June 23, 2004

Electro-Stimulation of Brain Cells Causes Chemistry Change

Read more... Schizophrenia Biology

Electro-convulsive therapy (ECT) has been a contraversial, not infrequently used treatment for serious depressions and some cases of psychotic disorders for some time, but doctors did not know the cause of its beneficial results.

New research from the University of California, San Diego may shed some light on a possible mechanism. When scientists manipulated the electrical currents flowing through the nerve cells of frog embryos, they were able to change the levels of released neurotransmitters depending on whether electrical activity was increased or decreased. The affected neurotransmitters played a role in forming new connections between nerve cells.

"Different frequencies of signals lead to the appearance of different neurotransmitters," said Nicholas Spitzer, a UCSD neuroscientist. "The concept then would be to stimulate the nervous system (through treatments like Transcranial Magnetic Stimulation, or TMS) with the relevant frequencies of electrical stimulation to try to alter the balance of transmitters."

Neurotransmitter imbalance, such as dopamine levels in schizophrenia and serotonin levels in depression, has been implicated in numerous research studies as being behind some of the disabling symptoms of the disorders.

The next step before mental illness patients see any direct benefit will be to determine whether the same findings hold true in adult organisms with mature, more complex nervous systems. Clinical trials in humans are still several years away.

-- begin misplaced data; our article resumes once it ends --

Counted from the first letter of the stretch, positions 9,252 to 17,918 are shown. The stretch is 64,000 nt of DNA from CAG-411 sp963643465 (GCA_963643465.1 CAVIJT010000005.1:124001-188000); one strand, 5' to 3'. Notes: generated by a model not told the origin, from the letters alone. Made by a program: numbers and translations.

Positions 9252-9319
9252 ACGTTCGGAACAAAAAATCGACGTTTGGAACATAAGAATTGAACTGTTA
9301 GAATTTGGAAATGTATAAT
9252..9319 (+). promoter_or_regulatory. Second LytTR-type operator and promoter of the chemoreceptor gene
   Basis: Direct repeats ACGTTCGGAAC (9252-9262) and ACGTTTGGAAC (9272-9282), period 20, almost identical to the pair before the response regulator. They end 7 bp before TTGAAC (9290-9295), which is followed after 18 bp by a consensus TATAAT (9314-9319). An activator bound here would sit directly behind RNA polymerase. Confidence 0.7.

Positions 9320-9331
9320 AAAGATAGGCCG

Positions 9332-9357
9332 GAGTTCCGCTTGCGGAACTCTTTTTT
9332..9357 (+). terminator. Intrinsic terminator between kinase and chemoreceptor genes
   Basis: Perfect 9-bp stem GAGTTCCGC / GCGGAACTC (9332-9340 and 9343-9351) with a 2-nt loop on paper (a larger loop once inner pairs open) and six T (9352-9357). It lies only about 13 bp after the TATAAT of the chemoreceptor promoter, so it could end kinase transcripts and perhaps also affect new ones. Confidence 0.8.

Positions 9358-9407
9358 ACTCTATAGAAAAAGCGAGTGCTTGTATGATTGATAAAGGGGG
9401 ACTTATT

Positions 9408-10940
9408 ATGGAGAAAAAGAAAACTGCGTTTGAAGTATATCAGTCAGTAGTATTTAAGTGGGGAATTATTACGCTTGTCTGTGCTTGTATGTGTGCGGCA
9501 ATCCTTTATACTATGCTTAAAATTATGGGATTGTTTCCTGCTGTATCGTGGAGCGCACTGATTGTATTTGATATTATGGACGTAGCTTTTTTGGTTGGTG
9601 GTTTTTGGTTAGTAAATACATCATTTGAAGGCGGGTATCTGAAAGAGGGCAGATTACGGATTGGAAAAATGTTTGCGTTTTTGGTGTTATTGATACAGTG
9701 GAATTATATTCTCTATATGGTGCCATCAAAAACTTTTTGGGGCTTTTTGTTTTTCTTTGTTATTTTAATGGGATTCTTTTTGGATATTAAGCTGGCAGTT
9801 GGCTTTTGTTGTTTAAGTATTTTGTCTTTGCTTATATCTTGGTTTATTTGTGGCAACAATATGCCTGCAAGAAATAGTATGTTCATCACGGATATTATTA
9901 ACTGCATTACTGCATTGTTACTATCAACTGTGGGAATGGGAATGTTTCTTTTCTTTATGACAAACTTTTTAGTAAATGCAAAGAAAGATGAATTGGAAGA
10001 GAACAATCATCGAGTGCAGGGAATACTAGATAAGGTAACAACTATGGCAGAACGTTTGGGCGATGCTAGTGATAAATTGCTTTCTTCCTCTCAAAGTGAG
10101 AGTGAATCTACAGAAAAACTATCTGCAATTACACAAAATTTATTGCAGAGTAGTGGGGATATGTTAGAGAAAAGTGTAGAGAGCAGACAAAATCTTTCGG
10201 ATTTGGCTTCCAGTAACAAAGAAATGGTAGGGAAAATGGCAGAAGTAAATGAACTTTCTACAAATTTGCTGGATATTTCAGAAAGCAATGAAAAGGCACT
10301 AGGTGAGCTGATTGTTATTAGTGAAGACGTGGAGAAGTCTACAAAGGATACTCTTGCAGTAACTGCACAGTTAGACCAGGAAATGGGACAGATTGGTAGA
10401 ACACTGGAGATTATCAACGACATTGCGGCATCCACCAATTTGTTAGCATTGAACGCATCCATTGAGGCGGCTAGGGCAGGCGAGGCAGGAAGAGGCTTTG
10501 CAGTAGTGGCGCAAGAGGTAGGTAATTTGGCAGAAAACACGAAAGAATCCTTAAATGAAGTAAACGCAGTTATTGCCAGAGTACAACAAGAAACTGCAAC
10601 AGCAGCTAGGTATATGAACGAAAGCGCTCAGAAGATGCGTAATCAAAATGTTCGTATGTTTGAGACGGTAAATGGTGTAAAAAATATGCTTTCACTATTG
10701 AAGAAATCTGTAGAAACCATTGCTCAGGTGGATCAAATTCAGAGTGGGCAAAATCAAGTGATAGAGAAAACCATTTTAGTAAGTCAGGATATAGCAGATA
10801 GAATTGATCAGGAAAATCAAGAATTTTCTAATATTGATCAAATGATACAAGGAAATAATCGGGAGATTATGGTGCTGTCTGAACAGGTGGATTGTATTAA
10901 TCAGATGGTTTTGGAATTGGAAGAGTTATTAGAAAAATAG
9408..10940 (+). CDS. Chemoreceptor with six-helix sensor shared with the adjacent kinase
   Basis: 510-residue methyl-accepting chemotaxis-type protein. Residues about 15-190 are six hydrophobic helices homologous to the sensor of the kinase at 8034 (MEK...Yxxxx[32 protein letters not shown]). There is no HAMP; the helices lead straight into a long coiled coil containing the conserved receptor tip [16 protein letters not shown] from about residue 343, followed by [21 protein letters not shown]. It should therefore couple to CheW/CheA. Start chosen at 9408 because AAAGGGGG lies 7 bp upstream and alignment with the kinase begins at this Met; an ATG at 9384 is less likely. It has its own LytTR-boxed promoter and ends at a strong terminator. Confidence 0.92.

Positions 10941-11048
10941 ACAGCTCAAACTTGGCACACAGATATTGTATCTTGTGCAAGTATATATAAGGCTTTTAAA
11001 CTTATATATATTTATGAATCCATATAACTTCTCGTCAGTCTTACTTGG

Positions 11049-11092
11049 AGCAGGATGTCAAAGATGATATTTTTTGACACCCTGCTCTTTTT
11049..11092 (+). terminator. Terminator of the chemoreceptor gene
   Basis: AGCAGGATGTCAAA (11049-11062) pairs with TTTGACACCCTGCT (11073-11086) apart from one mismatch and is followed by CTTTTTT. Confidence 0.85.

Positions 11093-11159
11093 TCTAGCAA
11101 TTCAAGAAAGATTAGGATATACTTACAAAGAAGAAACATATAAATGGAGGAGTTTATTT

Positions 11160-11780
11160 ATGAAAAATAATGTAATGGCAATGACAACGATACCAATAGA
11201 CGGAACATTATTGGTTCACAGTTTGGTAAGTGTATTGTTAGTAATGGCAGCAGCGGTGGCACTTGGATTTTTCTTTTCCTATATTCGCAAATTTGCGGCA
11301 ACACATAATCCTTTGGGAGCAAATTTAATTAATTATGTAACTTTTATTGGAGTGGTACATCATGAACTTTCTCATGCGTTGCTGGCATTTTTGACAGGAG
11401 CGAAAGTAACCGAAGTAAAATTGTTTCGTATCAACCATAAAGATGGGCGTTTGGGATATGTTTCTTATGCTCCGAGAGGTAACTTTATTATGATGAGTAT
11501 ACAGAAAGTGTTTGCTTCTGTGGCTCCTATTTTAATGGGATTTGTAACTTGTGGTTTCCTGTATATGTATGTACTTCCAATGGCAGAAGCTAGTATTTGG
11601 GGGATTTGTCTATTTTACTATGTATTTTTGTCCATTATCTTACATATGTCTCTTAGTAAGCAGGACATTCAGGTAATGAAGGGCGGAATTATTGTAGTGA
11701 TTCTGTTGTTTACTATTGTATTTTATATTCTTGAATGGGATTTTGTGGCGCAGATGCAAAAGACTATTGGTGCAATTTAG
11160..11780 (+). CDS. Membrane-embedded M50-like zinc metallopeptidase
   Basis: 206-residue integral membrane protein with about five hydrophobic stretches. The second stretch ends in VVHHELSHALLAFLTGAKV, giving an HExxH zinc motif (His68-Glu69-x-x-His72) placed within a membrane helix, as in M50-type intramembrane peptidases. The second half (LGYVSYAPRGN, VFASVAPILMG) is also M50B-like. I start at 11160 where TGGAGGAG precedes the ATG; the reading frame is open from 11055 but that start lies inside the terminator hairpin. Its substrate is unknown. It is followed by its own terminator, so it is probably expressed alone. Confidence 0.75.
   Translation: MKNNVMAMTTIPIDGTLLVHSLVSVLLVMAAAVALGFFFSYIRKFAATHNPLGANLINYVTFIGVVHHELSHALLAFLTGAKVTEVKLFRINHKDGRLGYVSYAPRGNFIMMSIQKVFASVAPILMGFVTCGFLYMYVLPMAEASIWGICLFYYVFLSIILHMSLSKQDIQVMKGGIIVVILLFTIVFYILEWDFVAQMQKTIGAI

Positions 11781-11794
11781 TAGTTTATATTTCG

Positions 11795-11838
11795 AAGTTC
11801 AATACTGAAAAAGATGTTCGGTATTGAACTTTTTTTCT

However, scientists look toward the future with hopes of developing alternative treatments to medication therapies. "If we could find a way to stimulate the function (of neurons) electrically instead of with drugs, that may actually be a much more . . . natural remedy," said Gabrielle Leblanc, a program director at the National Institute of Neurological Disorders and Stroke, which helped fund the study.

For the full-text news article, please see 'Scientists at UCSD report on electrical stimulations of the brain' in the San Diego Union Tribune, June 3 2004.

Read more on Transcranial Magnetic Stimulation, an alternative therapy that shows early promise in the treatment of mental illness.

See the following articles for more information on electroconvulsive therapy:

Electroconvulsive Therapy Overview
Book excerpts about ECT
PubMed.org: Electroconvulsive Therapy in Adolescents; Similarities to and Differences From Adults


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